Experiential marketing is like a fireworks show. Teams of professionals work for dozens of hours just to delight the audience with a 20-minute show of spectacular lights, sounds, and sensations.
How often do we think of the individuals behind the experience? A successful show requires chemists to engineer the fireworks, workers to produce them, pyrotechnics professionals to time the show perfectly and set fireworks off, fire department professionals to ensure safety, public works teams to clear flammable brush, and more.
Behind every successful show is a great team. And within every great team is a deep knowledge of cultural phenomena, target audiences, social media, and human behavior.
What makes experiential marketing successful?
Four elements make or break every experiential marketing event. Each is carefully researched and crafted by a team of professionals to delight and wow participants:
Careful attention to detail
Experiential marketers are trained ethnographers. Before putting on an event, they strive to understand consumers' likes, dislikes, social connections, buying habits, ethnic backgrounds, and more. For instance, the marketers who put on a Doc McStuffins Checkup Clinic tailored the event to children ages 2 to 10 who watch the hit show on Disney Junior. The marketing team carefully tweaked every detail of the event -- from the pink stethoscopes to the tiny lab coats to the nonthreatening bear to the duration -- to ensure it would be a hit with the audience.
Right time and place
An event won't be successful if it's located poorly or hosted when the audience is likely unavailable. It's an extreme example, but imagine the uproar an 8 a.m. whiskey tasting at a preschool might cause. For the Doc McStuffins Checkup Clinic, the event marketers smartly held the event at kid-friendly retailers like Toys "R" Us and Smyths. Accounting for short attention spans, the event gave children a 10-minute immersive experience.
Experiential marketers know an event's success hinges on what happens on social media before, during, and after the event. Campaigns need to promote the event early, make social sharing easy with predetermined hashtags or sharing ideas, and encourage users to spread the word and offer feedback. Red Bull's Stratos space jump video reached more than 39 million people because it was such a shareable, exciting event carefully tailored to social media.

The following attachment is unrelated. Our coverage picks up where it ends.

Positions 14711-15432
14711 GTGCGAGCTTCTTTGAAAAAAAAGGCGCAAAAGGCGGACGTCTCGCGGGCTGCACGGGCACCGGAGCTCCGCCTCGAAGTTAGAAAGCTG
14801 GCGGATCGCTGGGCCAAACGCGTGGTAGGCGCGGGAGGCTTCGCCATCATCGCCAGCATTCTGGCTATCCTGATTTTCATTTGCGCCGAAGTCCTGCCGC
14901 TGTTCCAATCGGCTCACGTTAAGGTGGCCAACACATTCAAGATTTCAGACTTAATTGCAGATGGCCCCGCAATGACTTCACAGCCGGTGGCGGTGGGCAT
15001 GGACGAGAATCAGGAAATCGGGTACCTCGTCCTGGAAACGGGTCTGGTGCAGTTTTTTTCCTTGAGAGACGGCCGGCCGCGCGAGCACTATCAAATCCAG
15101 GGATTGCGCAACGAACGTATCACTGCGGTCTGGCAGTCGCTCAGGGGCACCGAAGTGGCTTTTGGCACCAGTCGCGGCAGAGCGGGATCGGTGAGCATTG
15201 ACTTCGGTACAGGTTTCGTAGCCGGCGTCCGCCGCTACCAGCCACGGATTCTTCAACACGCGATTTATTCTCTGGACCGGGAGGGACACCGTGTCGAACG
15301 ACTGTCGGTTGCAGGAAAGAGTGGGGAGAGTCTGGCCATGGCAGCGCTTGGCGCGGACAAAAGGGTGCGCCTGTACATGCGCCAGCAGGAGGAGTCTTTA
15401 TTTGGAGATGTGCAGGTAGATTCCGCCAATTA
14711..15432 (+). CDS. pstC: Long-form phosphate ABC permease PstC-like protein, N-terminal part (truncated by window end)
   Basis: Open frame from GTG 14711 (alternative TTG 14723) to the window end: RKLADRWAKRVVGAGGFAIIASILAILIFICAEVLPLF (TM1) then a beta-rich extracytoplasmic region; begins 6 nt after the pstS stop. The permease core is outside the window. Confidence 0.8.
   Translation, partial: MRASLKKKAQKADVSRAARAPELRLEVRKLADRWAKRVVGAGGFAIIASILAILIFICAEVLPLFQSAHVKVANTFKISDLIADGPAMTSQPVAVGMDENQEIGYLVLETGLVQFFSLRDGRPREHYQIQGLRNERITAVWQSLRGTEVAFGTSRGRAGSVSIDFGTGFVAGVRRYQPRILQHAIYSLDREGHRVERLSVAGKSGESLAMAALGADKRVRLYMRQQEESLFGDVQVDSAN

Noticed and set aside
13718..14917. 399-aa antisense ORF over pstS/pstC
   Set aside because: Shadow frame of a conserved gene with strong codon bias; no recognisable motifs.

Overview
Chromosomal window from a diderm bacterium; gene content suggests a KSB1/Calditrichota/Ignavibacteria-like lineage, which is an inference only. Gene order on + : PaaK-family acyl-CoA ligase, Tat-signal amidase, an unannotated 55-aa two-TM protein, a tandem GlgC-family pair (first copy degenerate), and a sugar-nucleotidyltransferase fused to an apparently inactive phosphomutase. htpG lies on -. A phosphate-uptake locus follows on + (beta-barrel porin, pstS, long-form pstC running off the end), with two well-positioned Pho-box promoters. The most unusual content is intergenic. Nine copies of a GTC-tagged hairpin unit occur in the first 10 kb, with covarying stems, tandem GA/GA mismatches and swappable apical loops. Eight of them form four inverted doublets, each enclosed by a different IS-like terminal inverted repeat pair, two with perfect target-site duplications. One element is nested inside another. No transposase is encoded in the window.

Brands must consider in advance how they'll measure the success of an experiential campaign. If the brand's goal is awareness, then social reach might be the best metric by which to judge the campaign's effectiveness. If the brand goal is customer feedback, then the number of comments or insights from a post-event survey might be a better benchmark.
Build an experiential dream team
Every experiential campaign begins as a creative idea to wow consumers. But the team executing that plan is just as important as -- if not more than -- the idea behind it. These six positions are essential for an experiential marketing team that can build, curate, and measure a world-class campaign:
The brains behind campaigns, they craft the brand story and then decide how to best tell that story to engage potential consumers. Finally, they determine a timeline and budget for bringing the story to life.
Brand ambassador trainers and managers
Once the story is crafted, the team must act as a coherent arm of the brand. Ambassador trainers and managers are essential for coaching the ambassadors in specific brand language, event presentation, and protocols that govern how the brand can be marketed.
The ringmasters for the actual events, they must manage multiple layers of logistics in concert with the various layers' activities. They're responsible for set construction, catering, venue regulations, staffing, travel, promotional materials, and more.
Social media directors
Social media directors promote the event beforehand, respond to participants' questions, and solicit feedback on social media during and after the event. Knowing how, where, and when to use social media to support a campaign, engage and influence users, and establish strong brand bonds is critical to success.
Measurement coordinators gather, analyze, and share qualitative and quantitative data to understand the success of the event and to improve future campaigns and initiatives. They can help the brand articulate and curate impacts on brand awareness, social reach, sales, and customer relations after the event has ended.
Field managers are your boots on the ground during the event. They manage ambassador relationships, field consumers' questions, and track trends and culture of the area. Adept multitaskers, they attract talented ambassadors, ensure everything rolls out properly, and address any potential on-the-ground roadblocks to success.
Experiential marketing campaigns might look like small shows, but just ask the teams behind them: Hundreds of hours go into ensuring consumers have positive, enjoyable, and brand-boosting experiences at each event. If you want to put on the perfect event for your brand, then be sure to hire the right team and support them as they make the fireworks happen.